Nothing’s more boring than a scene where two people talk and nothing happens. There’s no arguing, no fighting, nothing. That’s a dull scene.
OF course, adding conflict barely makes any scene more interesting. Just because two people are fighting doesn’t mean anything’s actually going on. Watch any bad James Bond movie where James Bond is fighting and defeating an army of assassins and all you get are visual eye-candy to watch while nothing of importance really happens.
To make a scene really worth watching, add two elements: surprise and inner conflict.
Surprise means we think we’re watching something but it turns out we’re watching something us. That sudden surprise gives us sudden new insight on the situation and characters.
In “Pulp Fiction,” two men are chatting happily away about fast food in Europe. At the end of this friendly conversation, the two men pull out guns and we suddenly realize they’re hit men. that’s a surprise that suddenly makes all their silly banter suddenly far more important.
In the South Korean film “The Gangster, the Cop, the Devil,” an organized crime gangster appears to be working out by punching a heavy bag. Only when he’s done do we get the surprise when his men open the heavy bag to reveal a dead man inside the heavy bag who the gangster had been punching to death.
Besides surprising the audience by showing a seemingly normal situation in a new light, add inner conflict to a scene. Inner conflict stems from temptation where the hero is tempted to stay the same while struggling to change into a better person. This pull between good and bad provides inner conflict and makes every scene far more interesting to watch because we want to see which choice the character will make.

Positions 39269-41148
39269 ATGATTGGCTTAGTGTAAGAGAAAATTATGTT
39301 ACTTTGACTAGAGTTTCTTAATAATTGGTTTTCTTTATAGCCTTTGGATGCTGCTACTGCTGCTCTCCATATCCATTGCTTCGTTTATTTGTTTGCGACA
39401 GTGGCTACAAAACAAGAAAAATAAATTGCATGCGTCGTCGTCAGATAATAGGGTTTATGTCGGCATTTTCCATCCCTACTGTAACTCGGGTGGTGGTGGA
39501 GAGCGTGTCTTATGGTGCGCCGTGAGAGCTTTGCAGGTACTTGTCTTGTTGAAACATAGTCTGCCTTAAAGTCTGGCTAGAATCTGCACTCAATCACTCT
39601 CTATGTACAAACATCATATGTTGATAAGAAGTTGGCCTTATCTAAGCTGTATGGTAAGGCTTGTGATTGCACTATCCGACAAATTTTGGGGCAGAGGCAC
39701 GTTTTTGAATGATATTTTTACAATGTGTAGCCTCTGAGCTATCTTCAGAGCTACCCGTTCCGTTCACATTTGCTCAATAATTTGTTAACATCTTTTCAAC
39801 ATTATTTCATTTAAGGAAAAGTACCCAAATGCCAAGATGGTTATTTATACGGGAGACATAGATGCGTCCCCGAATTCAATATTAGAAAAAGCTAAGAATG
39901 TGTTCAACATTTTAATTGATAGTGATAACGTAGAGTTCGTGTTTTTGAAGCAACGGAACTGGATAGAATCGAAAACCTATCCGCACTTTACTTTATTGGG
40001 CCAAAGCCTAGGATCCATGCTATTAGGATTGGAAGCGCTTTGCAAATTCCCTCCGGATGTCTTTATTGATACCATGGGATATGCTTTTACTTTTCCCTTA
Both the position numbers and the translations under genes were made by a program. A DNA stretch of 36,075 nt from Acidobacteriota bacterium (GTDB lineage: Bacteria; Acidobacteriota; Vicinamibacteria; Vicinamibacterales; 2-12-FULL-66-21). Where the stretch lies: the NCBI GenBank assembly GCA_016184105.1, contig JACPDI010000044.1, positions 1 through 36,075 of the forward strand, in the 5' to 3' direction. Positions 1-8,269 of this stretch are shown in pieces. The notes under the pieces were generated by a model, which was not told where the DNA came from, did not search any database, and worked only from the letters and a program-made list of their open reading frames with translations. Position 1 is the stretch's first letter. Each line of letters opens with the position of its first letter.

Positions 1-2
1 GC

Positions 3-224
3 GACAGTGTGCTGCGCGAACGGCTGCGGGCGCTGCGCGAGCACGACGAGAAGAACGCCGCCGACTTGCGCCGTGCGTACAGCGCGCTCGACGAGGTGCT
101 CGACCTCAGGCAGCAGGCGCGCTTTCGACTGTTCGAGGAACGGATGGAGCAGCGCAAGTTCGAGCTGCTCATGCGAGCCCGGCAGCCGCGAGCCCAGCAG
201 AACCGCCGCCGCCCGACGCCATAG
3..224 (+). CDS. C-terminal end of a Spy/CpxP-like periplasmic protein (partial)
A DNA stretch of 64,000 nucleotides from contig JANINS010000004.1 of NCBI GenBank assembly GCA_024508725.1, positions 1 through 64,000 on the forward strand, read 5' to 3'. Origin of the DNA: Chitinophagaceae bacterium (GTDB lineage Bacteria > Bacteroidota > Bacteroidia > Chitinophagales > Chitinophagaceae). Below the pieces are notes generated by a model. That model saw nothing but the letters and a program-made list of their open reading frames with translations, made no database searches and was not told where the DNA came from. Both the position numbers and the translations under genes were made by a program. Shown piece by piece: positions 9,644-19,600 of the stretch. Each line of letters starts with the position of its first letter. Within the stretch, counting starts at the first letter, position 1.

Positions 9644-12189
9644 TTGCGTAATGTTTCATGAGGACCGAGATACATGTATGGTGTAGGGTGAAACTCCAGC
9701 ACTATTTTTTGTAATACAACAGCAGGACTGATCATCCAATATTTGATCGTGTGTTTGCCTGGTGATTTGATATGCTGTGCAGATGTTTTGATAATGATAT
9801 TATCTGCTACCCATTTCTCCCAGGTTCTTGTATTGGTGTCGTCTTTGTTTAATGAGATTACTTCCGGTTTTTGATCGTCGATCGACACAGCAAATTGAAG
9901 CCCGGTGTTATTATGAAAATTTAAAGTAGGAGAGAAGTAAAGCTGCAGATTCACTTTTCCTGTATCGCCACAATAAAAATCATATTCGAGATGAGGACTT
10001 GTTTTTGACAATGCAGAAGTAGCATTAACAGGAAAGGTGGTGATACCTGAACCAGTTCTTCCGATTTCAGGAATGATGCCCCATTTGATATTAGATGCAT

In “”Yesterday,” the hero is torn between telling the truth (that he ripped off The Beatles songs to pass off as his own) or lying and enjoying the fame of being a successful musician. So every scene tugs at these twin choices.
In one scene, the hero is in a music company’s conference room where everyone is trying to come up with a name for the hero’s debut album. The music company rejects actual Beatles album names like The White Album and Abbey Road. Instead, the music company decides to call the album “One Man Only” to highlight the hero’s supposed creativity in writing so many hits songs all by himself.
When the hero hears the title of his album, he’s torn between revealing the truth or staying silent and feeling guilty as the album title further emphasizes his inner conflict. So although no explosions or car crashes occur in that scene, the inner turmoil makes the scene far more interesting because the scene further makes the hero’s decisions to reveal his lies that much harder.
Inner conflict often comes about through deception where the hero is deceiving others and trying to keep from being exposed. In “Tootsie,” the hero is a man pretending to be a woman actress in a soap opera. When he hero falls in love with his beautiful co-star, she invites him to spend the night at her place where they can talk in bed. Since the hero is in love with his co-star, his temptation creates humor as he’s forced to pretend he’s a woman while wanting to make love to the object of his desire.
That inner conflict makes that scene far more interesting because we keep waiting to see if the hero will be able to maintain his masquerade or if he’ll be exposed.
So rely on surprise and inner conflict to make a scene more interesting. Don’t rely on more meaningless action that audiences will simply forget one second after it’s over.